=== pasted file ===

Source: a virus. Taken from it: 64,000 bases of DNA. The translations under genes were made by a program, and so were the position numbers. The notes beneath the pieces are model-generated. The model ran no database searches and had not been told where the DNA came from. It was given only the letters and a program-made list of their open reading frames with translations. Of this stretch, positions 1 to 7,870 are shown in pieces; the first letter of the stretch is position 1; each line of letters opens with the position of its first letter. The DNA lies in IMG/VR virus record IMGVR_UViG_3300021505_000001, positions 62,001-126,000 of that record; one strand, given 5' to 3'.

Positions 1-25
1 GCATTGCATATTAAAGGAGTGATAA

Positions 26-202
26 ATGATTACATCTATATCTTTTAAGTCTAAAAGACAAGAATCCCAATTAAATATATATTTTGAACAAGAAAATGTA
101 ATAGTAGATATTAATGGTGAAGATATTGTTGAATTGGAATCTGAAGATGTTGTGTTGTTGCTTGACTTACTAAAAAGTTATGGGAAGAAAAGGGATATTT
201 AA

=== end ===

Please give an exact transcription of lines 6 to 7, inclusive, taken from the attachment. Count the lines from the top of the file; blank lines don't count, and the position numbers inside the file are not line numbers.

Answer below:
101 ATAGTAGATATTAATGGTGAAGATATTGTTGAATTGGAATCTGAAGATGTTGTGTTGTTGCTTGACTTACTAAAAAGTTATGGGAAGAAAAGGGATATTT
201 AA